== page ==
Day Nine

Amsterdam! My one regret about this trip is that we focused our planning on the Germany part but didn’t really think much about what we’d do once we got to Amsterdam. Turns out, you need advance tickets to the Van Gogh museum. But, we took the train into the Centraal train station (and yes, there are two a’s in the word – Dutch has lots of extra letters), then queued up for an hour-long canal boat tour. That was a lovely introduction to Amsterdam, and had the added bonus of keeping us dry until the rain let up.

After, we had various bio-needs (hunger, thirst, a bathroom), so we went into one of the first restaurants we came to: An Argentinian steak house, where we had a lovely sit-down lunch.

Fortified and refreshed, we set off to walk to the Rijksmuseum – we had purchased admission to it as part of the canal boat package. It was really crowded. Which I suppose is to be expected on a foul-weather Saturday in March? But I was thinking perhaps the sale of tickets was to control crowds so that visitors can actually enjoy the art.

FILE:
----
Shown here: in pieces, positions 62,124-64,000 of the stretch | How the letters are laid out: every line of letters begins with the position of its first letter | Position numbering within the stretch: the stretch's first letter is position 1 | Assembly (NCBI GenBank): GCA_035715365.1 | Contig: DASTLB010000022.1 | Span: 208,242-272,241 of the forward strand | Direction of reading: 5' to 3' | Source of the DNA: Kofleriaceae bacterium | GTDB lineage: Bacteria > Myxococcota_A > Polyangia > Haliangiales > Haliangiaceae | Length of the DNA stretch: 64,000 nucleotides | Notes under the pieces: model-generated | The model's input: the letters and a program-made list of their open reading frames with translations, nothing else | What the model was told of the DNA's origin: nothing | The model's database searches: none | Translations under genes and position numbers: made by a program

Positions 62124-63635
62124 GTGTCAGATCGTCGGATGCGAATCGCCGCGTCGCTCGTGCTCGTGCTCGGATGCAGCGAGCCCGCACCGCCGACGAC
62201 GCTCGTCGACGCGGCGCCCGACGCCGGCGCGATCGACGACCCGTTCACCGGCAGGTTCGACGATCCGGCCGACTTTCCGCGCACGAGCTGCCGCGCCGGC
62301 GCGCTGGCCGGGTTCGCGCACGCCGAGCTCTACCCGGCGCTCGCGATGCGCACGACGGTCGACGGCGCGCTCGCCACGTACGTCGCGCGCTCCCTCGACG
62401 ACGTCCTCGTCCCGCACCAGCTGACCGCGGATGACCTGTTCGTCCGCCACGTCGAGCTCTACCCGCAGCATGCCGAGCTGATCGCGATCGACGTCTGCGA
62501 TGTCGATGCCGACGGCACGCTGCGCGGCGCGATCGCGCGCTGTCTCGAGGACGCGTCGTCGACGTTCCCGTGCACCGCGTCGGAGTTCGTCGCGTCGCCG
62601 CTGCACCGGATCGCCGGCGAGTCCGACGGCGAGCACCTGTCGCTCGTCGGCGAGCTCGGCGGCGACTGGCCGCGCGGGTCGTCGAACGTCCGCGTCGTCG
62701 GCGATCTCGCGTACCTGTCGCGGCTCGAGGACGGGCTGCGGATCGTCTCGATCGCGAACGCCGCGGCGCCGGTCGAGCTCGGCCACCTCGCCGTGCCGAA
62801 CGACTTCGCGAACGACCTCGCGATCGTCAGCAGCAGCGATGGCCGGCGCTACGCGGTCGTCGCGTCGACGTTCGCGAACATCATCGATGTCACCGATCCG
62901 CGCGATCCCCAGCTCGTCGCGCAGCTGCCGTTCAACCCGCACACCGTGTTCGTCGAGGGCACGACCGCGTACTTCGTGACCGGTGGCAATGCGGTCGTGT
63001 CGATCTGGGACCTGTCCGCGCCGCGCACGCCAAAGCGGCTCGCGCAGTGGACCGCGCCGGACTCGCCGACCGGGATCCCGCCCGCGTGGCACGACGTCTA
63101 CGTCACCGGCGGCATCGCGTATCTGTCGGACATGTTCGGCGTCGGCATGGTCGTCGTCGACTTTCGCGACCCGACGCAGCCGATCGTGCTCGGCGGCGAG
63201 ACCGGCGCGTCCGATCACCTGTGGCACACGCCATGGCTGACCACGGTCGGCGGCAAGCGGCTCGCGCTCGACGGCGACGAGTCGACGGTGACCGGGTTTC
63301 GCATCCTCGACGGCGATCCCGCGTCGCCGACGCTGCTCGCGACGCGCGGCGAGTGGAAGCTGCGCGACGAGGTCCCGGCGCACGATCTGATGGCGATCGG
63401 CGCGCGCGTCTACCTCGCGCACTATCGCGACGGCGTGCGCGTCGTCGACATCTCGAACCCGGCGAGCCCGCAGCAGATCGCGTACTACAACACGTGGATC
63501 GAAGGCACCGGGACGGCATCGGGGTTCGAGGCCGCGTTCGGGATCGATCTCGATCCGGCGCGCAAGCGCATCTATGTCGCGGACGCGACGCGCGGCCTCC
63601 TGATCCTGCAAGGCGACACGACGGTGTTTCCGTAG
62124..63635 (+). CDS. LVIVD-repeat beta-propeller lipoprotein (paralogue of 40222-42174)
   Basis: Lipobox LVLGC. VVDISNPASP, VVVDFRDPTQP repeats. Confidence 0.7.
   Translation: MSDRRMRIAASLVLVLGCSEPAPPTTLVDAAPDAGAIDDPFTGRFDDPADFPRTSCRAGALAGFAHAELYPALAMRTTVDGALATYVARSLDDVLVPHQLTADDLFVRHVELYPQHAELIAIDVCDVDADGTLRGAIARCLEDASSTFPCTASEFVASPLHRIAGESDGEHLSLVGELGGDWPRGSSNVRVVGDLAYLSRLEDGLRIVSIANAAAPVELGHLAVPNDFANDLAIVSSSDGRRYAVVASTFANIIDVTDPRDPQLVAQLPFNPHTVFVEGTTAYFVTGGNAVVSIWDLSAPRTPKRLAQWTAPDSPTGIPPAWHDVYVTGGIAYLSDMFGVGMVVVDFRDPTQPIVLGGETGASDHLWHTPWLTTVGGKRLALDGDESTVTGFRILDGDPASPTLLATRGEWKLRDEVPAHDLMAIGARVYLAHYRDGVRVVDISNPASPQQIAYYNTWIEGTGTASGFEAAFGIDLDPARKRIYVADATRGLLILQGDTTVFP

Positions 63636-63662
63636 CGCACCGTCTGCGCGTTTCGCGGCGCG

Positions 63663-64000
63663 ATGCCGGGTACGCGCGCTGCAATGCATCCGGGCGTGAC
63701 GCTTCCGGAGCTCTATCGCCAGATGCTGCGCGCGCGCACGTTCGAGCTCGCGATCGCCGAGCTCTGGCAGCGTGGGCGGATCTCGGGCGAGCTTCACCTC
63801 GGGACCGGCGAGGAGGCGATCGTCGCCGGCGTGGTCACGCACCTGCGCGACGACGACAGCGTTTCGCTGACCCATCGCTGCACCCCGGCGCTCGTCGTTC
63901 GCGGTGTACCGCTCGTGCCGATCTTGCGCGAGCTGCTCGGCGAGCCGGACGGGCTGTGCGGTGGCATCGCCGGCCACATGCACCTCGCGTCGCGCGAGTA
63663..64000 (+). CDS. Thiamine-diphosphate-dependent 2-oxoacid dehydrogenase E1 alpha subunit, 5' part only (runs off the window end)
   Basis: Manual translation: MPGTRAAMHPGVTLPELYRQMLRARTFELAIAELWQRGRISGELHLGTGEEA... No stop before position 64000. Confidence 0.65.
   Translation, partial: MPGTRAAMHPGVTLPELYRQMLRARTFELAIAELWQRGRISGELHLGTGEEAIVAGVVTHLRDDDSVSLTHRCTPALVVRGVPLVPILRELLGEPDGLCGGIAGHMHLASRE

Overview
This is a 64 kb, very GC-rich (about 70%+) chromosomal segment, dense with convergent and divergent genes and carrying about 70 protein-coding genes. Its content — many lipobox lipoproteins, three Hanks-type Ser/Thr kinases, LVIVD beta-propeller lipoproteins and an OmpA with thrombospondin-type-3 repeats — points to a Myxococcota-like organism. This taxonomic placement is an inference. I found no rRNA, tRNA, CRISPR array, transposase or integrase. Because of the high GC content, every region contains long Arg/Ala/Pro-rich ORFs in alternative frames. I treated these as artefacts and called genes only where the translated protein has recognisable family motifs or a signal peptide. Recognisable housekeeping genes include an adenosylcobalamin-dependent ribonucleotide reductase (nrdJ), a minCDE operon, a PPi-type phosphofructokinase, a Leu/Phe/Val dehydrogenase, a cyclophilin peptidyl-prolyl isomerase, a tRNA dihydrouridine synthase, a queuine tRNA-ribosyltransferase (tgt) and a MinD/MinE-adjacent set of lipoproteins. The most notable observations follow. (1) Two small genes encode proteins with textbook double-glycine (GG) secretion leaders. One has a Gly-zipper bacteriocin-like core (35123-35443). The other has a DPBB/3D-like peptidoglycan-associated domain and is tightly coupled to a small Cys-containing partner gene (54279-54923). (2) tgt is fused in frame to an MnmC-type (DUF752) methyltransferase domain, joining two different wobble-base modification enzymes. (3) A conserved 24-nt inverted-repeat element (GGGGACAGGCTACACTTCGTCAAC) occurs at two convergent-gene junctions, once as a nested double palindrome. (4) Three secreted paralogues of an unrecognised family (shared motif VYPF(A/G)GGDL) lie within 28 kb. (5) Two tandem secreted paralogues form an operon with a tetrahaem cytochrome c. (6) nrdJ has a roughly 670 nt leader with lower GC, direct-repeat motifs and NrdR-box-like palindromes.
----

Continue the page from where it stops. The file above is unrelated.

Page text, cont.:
Anyway, we had only a couple of hours, and after an hour the boys were getting antsy, so Steve suggested this: Seth and Ross peel off and go do whatever young men of their age might wish to do for an hour in Amsterdam (*coughcough* *ahem*), I could take Eli to get a souvenir (he was dying for a hoodie), and Steve would spend the final hour in the museum. We would all rendesvous back at Centraal for the ride back to the houseboat. And that plan worked great. We all managed to meet up at the appropriate time, and back we went.

We sent Seth and Ross back out to buy and bring back a pizza, with instructions to hold the box tightly, lest it become a de facto sail and pull them aloft (the wind was really gusty – which I guess one should expect in Holland, home of the windmill). But they made it back unscathed, and we ate pizza, then packed up and got our bags ready, because Sunday was travel day.

The flight was the flight – complimentary beverages which was FABULOUS, but even more than that I was giddy because they gave me ICE CUBES. Restaurants don’t serve water, let along *ice water* as a matter of custom. You can ask for water, but they charge, and it’s usually a bottle of mineral water. Which is yummy, but gets a little expensive. And sodas usually cost about as much as beer.

Then we got back and had to wait in the longest line ever to clear customs. Mid-Sunday afternoon is when all the flights land from the east; it’s not like they didn’t know it was going to happen at Dulles. Maybe all the agents called in sick to celebrate St Patrick’s Day? Regardless, it made us grouchy. But we finally made it to the car and home with minimal drama. And none of us suffered the effects of jet lag too much.